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Insights Daily Current Events, 30 June 2015

Insights Daily Current Events, 30 June 2015


50 nations in, AIIB takes shape

India and 49 other founding members of the Asian Infrastructure Investment Bank (AIIB) recently signed articles that determine each country’s share and the lender’s initial capital.

  • The remaining seven founding members can sign the agreement before December 2015.
  • India had signed the Memorandum of Understanding for Establishment of AIIB in October 2014 along with 21 regional founding members.

About AIIB:

The Asian Infrastructure Investment Bank (AIIB) is an international financial institution proposed by China. The purpose of the multilateral development bank is to provide finance to infrastructure projects in the Asia-Pacific region.

  • AIIB is regarded by some as a rival for the IMF, the World Bank and the Asian Development Bank (ADB), which the AIIB says are dominated by developed countries like the United States and Japan.
  • The AIIB is expected to focus on infrastructure development in Asia, and unlike the existing International Monetary Fund and World Bank, is unlikely to restrict lending on political considerations.
  • The authorised capital of AIIB will be $100 billion. AIIB’s headquarters is to be located in Beijing.
  • India is the second largest shareholder in the Bank after China.
  • In March 2015, United Kingdom became the first of G7 nations to join the bank.
  • It is being called as a very positive development in the sense that it opens up more borrowing opportunities.
  • China, India and Russia are the three largest shareholders.
  • Voting pattern: The voting shares are based on the size of each member country’s economy and not contribution to the bank’s authorised capital.

Sources: The Hindu, BS, wiki.


Azhagankulam was in the big league

Excavation at Azhagankulam village in Ramanathapuram district, Tamil Nadu, has thrown up fresh evidence that it was an important trading post between the Sangam Pandyas and the Romans from circa 50 BCE to circa 500 CE.

  • Archaelogists have said that Arikkamedu in Puducherry and Pattanam (Muziris) in Kerala formed a troika of trade centres between Rome and the Tamil country during the Tamil Sangam age.
  • So far, the excavation at Azhagankulam has yielded broken Roman Amphora jars, Mediterranean pottery, embossed Roman potsherds, copper coins, Chinese Celadon ware, rouletted ware, potsherds with Tamil Brahmi letters, a potsherd with a swastika symbol, Beads made of carnelian, quartz and glass.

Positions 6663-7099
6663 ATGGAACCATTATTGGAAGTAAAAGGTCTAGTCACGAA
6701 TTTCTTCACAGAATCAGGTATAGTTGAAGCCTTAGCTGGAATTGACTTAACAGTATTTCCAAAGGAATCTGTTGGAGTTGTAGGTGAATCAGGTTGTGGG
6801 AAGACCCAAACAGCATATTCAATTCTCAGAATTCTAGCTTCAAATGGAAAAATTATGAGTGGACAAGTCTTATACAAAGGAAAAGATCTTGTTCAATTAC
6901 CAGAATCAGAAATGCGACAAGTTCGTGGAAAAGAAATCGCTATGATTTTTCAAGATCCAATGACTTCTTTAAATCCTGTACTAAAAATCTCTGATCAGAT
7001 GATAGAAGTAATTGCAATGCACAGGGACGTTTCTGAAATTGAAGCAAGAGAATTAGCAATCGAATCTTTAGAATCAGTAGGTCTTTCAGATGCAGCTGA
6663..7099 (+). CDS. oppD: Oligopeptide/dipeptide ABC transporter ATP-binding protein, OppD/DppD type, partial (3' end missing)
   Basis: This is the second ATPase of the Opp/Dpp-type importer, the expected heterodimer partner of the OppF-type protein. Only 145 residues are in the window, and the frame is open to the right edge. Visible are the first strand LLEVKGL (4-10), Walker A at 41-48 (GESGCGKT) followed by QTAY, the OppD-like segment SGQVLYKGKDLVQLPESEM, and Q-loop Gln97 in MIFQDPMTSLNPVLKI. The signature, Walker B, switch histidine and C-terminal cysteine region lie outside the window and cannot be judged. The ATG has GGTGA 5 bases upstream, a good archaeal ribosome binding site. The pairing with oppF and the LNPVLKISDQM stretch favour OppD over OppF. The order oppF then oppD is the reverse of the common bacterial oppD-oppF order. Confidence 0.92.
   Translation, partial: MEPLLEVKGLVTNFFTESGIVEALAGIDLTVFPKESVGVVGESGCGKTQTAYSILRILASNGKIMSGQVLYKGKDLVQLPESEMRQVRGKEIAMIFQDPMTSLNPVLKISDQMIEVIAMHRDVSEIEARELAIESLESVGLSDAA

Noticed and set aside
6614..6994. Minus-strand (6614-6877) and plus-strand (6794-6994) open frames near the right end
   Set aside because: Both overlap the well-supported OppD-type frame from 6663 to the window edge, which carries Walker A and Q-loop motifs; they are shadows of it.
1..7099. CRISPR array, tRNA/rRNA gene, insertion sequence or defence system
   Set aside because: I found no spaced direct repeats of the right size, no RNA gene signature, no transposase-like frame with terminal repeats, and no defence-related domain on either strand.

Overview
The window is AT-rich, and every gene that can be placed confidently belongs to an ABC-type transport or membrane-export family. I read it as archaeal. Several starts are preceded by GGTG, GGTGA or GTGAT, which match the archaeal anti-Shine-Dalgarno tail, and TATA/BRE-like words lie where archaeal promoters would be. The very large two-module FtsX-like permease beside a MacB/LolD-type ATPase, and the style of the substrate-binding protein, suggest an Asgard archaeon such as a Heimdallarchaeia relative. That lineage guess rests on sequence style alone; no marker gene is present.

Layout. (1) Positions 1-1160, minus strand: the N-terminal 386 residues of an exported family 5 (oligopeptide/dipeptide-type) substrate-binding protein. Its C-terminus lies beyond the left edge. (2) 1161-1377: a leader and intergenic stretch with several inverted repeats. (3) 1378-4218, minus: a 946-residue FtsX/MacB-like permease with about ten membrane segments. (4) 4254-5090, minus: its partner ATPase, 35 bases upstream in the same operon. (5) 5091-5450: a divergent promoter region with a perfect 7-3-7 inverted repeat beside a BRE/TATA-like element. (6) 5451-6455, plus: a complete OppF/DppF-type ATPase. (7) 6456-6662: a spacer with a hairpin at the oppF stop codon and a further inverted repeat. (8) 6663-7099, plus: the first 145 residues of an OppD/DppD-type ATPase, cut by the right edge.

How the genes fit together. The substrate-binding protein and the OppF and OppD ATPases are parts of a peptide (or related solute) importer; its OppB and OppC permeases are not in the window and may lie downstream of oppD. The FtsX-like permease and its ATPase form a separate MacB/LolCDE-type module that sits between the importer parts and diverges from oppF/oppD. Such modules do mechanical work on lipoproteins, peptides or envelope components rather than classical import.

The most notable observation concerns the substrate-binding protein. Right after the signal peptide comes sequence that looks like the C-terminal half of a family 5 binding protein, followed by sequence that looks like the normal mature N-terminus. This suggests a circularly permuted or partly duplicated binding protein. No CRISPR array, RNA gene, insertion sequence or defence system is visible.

• Excavations have also yielded three Roman coins. The legend on them showed that Roman emperors Valentine II (regnal years 383 CE to 395 CE) and Arcadius (regnal years 395 CE to 408 CE) issued them.
  • The Mauryan context at Azhagankulam was also revealed recently, with the occurrence of the northern black polished ware and punch-marked coins.

Pandyan Dynasty – Basics:

  • The Pandyan dynasty was an ancient Tamil dynasty, one of the three Tamil dynasties.
  • The Pandya King, along with Chera King and Chola King, together were called as Three Crowned Kings of Tamilakam.
  • The dynasty ruled parts of South India from around 600 BCE (Early Pandyan Kingdom) to first half of 17th century CE.
  • The capital of the Early Pandyan kingdom was initially Korkai, around 600 BCE, and was later moved to Koodal (now Madurai) during the reign of Nedunjeliyan I.
  • The kings of the Pandyan Dynasty are frequently mentioned in Sangam literature of the third century BCE and onwards, in works such as the Mathuraikkanci and other early Tamil literary works such as Cilapatikaram.
  • The Pandyas ruled for the longest time in the Indian history and are believed to be the richest dynasty in the history of India.

Sources: The Hindu, Wiki.


An exact 3D model of heart hot off the printer

Researchers have produced the first 3D anatomic model of a patient’s heart using two common imaging techniques, aiming to enhance diagnosis and surgical planning.


  • This is the first time the integration of computed tomography (CT) and 3D transesophageal echocardiography (3DTEE) has been used for printing a hybrid 3D model of a patient’s heart.
  • Previous methods of 3D printing utilise only one imaging modality, which may not be as accurate as merging two or more datasets. Hybrid 3D printing integrates the best aspects of two or more imaging modalities, which can potentially enhance diagnosis, as well as interventional and surgical planning.
  • The team used specialised software to register images from the two imaging modalities to integrate datasets selectively to produce an accurate anatomic model of the heart. The result creates more detailed and anatomically accurate 3D renderings and printed models, which may enable physicians to better diagnose and treat heart disease.
  • This is being seen as a huge leap for individualised medicine in cardiology and congenital heart disease.

CT and magnetic resonance imaging (MRI) are established imaging tools for producing 3D printable models.

Sources: The Hindu.

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